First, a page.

Another death for the printing industry: The Encyclopedia Britannica announced earlier this month that the 244-year running, biennial printed volumes will be discontinued, heralding the end of an era.
We all grew up with these iconic bound volumes lining the shelves of our local library, overcrowding the studies of our parents' and grandparents' homes, but CNNMoney reports that the backbreaking and sometimes-murderous printed edition stopped being lucrative years ago.
Britannica president Jorge Cauz acknowledged that the print edition currently makes up less than 1 percent of company sales.
But who is going to pay for a subscription to an online encyclopedia when Google and Wikipedia lie at one's fingertips, up-to-date and completely gratis?
The online version of the Britannica hasn't been very financially fruitful, either — that facet represents 15 percent of revenue, while online learning tools and curriculum products comprise the remaining 85 percent — but this sea change signals the company's desire to keep up with an increasingly digital marketplace.
"By concentrating our efforts on our digital properties, we can continuously update our content and further expand the number of topics and the depth with which they are treated without the space constraints of the print set," Cauz wrote in a blog post.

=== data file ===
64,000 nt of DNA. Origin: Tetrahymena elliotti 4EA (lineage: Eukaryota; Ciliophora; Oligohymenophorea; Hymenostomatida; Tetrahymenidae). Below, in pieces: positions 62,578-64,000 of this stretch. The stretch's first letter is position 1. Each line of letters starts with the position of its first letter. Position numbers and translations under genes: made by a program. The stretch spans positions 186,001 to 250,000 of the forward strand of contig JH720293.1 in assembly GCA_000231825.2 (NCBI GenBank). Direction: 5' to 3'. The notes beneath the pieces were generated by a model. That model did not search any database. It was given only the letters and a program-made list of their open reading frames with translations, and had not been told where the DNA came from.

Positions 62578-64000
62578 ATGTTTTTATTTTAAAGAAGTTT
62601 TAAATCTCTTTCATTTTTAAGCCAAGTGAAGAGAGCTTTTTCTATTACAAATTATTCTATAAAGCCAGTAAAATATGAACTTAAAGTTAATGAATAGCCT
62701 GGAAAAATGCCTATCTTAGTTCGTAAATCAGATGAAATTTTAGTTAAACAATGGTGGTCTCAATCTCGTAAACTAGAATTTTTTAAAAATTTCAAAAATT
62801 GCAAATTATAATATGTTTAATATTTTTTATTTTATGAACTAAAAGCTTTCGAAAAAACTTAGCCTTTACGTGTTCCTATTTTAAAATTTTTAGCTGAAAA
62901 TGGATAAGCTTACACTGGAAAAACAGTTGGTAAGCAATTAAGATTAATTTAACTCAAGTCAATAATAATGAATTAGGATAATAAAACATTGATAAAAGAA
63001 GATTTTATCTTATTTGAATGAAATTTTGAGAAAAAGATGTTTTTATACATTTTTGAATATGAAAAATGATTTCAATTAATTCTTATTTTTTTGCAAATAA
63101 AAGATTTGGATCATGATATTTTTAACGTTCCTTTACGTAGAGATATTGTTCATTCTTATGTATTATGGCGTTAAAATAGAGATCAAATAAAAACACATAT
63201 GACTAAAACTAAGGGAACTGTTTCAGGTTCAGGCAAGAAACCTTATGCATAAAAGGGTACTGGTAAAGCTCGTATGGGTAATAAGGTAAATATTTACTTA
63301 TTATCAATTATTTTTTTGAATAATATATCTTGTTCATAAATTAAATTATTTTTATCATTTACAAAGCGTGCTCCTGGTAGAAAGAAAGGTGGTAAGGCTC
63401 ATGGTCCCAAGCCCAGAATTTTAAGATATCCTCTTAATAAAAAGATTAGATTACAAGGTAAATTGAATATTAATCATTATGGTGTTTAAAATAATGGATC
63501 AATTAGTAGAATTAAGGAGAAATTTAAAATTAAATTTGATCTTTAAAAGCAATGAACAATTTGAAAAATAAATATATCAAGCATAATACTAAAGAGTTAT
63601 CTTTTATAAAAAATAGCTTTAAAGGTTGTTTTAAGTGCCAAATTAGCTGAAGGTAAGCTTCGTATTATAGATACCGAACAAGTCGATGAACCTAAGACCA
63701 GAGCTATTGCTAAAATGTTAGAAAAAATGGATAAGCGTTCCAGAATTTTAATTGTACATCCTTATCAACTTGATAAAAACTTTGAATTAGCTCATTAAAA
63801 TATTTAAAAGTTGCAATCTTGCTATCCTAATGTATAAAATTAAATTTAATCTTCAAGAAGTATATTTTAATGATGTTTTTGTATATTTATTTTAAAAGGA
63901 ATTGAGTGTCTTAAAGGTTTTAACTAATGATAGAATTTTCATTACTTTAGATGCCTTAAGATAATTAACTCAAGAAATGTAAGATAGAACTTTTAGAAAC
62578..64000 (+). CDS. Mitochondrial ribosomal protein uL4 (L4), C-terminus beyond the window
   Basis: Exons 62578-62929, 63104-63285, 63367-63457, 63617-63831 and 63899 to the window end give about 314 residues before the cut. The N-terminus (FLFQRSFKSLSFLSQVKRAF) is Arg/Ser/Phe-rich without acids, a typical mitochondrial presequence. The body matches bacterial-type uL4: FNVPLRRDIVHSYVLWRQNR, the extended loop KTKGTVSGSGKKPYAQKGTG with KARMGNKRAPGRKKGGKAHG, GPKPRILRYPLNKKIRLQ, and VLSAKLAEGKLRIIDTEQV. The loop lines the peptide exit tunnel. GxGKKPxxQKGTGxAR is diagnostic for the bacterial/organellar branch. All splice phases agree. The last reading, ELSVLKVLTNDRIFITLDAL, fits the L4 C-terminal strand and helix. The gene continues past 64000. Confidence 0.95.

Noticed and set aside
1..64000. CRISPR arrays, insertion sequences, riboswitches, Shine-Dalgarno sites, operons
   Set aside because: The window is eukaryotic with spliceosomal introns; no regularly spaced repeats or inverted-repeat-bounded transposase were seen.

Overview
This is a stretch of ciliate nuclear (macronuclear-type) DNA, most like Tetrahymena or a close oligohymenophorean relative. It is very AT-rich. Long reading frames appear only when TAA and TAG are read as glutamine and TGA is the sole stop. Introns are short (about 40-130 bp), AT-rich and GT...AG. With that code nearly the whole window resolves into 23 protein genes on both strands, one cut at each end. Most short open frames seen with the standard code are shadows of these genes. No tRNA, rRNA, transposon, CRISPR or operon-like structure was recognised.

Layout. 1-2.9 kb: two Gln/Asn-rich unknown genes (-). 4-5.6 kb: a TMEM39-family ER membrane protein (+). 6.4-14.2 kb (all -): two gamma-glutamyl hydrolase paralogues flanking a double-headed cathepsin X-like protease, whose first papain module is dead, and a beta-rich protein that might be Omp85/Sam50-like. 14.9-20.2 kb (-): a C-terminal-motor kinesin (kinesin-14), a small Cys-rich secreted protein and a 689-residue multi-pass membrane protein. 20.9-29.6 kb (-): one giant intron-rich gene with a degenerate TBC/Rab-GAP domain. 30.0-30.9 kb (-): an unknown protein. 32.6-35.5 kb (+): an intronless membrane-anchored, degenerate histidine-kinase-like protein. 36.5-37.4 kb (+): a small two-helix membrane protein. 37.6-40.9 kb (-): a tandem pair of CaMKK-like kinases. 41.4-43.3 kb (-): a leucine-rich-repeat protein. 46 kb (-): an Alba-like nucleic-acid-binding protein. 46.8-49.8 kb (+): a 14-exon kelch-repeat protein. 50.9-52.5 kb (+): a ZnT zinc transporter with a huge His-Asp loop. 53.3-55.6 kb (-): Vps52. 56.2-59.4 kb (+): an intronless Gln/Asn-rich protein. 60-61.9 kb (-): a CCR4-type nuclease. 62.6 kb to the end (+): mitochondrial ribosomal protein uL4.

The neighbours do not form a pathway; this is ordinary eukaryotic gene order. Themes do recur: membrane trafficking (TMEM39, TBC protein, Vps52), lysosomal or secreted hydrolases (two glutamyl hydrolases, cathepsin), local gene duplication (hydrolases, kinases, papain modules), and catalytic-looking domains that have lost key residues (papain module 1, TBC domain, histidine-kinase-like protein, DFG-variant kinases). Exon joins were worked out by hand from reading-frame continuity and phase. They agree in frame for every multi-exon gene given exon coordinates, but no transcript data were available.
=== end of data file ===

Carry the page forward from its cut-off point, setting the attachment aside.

"In fact, today our digital database is much larger than what we can fit in the print set. And it is up to date because we can revise it within minutes anytime we need to, and we do it many times each day."
According to Cauz, it's a responsibility issue, one that requires an interest in accuracy.
He tells CNNMoney, "Wikipedia is a wonderful technology for collecting everything from great insights to lies and innuendos. It's not all bad or all good, just uneven. It's the murmur of society, a million voices rather than a single informed one."
Britannica Online offered its online bank of knowledge for free through March 20, in honor of the announcement, and after a much-needed website redesign, some of the online content will remain free to lure in potential customers.
In the meantime, if you'd like to get your hands on the last-ever printed edition, the 2010 volume — in all of its 32-volume, 65,000-article, 44 million-word glory — sells for just $1,395 right here.